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Lydia MacMillan, a wealthy old woman who has never married, is invited by an old beau, Dr. Michael Fitzpatrick, for a reunion with the men who have been in her life to reminisce about the times when they were young and courted her. In memory, each romance seemed splendid and destined for happiness, but in each case, Lydia realizes, the truth was less romantic, and ill-starred.Written by
Jim Beaver <email@example.com>
"Lydia" from 1941 is a remake of Jacques Duvivier's 1937 'Un Carnet De Bal.' It retains the same plot and here is remade by Duvivier himself.
Lydia MacMillan (Merle Oberon) is an old but still vital single woman who is visited by four ex-suitors: Michael (Joseph Cotton), Hans (Frank Andre), and Bob (George Reeves) who reminisce with her about the old days and how much they all loved her and wanted to marry her, and how, one way or another, it just didn't work out.
It turns out that Lydia, from a good Boston family, only had one great love, Richard (Alan Marshal), who, after a few days together (during which I think we are to assume she lost her virginity) takes off in his boat. He leaves her a "Dear Jane" letter, stating that he'll be back after he clears things up with a woman who "has a claim on him." He gives her his grandmother's wedding ring and says he will keep sending her rings until he returns. She hears from him sporadically but she never sees him again.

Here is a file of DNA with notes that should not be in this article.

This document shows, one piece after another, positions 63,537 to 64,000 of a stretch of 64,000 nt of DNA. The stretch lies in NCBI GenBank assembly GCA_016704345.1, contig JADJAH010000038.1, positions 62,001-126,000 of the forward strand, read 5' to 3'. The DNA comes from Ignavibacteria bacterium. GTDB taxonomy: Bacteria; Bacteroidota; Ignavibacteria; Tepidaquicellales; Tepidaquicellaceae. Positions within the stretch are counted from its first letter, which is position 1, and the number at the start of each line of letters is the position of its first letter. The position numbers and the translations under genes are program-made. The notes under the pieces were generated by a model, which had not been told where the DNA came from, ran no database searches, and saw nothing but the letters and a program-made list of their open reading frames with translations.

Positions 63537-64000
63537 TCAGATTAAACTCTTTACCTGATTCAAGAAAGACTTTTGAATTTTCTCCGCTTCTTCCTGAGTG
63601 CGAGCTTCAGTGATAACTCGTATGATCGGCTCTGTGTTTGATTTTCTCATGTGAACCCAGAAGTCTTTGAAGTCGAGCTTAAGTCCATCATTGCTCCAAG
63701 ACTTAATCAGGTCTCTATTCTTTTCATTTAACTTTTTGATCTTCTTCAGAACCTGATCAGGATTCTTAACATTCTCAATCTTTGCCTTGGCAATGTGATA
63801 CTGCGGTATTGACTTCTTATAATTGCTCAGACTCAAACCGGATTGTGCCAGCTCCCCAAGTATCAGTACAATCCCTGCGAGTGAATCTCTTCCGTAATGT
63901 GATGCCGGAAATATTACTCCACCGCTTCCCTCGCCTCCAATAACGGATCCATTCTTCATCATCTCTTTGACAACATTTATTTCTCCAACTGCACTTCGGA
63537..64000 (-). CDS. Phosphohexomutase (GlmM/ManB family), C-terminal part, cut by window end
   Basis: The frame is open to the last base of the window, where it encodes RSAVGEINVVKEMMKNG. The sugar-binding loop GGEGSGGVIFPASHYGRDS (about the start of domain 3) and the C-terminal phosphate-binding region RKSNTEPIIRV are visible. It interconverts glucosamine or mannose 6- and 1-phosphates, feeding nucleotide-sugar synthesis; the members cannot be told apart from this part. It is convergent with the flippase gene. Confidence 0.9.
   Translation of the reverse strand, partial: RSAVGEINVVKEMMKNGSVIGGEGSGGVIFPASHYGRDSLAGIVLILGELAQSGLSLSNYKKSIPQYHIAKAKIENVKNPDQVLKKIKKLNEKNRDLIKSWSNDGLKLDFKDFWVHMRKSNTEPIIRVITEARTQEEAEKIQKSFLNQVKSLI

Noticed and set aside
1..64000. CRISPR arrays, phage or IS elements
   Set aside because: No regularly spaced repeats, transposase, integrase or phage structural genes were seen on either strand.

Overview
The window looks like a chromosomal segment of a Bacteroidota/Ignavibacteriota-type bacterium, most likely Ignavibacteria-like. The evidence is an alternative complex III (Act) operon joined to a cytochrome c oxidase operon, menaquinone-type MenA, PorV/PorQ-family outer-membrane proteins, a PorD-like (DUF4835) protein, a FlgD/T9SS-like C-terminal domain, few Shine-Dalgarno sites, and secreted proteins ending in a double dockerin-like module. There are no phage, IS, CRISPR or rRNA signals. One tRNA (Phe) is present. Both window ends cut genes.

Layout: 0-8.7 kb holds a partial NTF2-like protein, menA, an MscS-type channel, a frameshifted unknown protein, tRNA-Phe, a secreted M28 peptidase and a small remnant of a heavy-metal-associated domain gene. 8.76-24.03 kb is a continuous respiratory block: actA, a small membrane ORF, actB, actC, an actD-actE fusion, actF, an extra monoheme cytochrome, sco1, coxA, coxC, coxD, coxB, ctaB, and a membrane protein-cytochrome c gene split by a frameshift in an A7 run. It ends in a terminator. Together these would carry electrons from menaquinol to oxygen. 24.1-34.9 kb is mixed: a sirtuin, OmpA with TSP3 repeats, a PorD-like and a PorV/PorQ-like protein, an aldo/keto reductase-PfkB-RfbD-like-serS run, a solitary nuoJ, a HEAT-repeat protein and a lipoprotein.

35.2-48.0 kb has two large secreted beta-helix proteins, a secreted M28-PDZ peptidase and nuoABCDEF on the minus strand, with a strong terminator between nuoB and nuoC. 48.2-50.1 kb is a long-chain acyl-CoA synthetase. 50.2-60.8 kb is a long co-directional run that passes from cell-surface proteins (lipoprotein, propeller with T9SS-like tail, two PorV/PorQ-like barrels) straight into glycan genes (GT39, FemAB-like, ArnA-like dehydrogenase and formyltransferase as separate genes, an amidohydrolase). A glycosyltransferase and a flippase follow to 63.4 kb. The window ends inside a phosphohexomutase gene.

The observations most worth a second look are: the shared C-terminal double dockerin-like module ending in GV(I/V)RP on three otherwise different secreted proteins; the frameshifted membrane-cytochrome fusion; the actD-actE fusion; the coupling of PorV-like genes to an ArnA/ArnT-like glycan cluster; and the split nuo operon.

She can really never let go of her love for him, so she remains single, and devotes herself to her work with blind children, who attend a school she set up.
In 'Un Carnet de Bal," the character is widowed and wonders how her life would have been had she married the other men who were in love with her, the men who danced with her one night that changed her life forever.
The angle of "Lydia" is a little different and probably a little deeper. But it's still a film about nostalgia, youth, and disenchantment.
Edna Mae Oliver plays Lydia's grandmother, and she's wonderful in this, her last film. She died the following year at the age of 59. People probably thought she was 75.
Merle Oberon gives a lovely performance as Lydia, both as a young woman reveling in her beautiful gown, dancing, and being young, and as an older woman reminiscing. She tells each of the men that none of her really loved her because they never knew her; Michael loved "an angel," Hans, the blind composer/pianist she meets loved "the blond, blue eyed girl" described to him by a child whom he asked to describe Lydia and instead, she describes her doll; and Bob loved the young, wild thing that was ready to elope with him. Richard was the only man who truly knew her, and with him, she was herself. Or so she believes.
Duvivier did the best he could with this Americanized version, but it can't live up to 'Un Carnet De Bal' with its French sensibility.
Nevertheless, pleasant and worth seeing. A bittersweet story of a woman looking back on her life. We all do it at some point.
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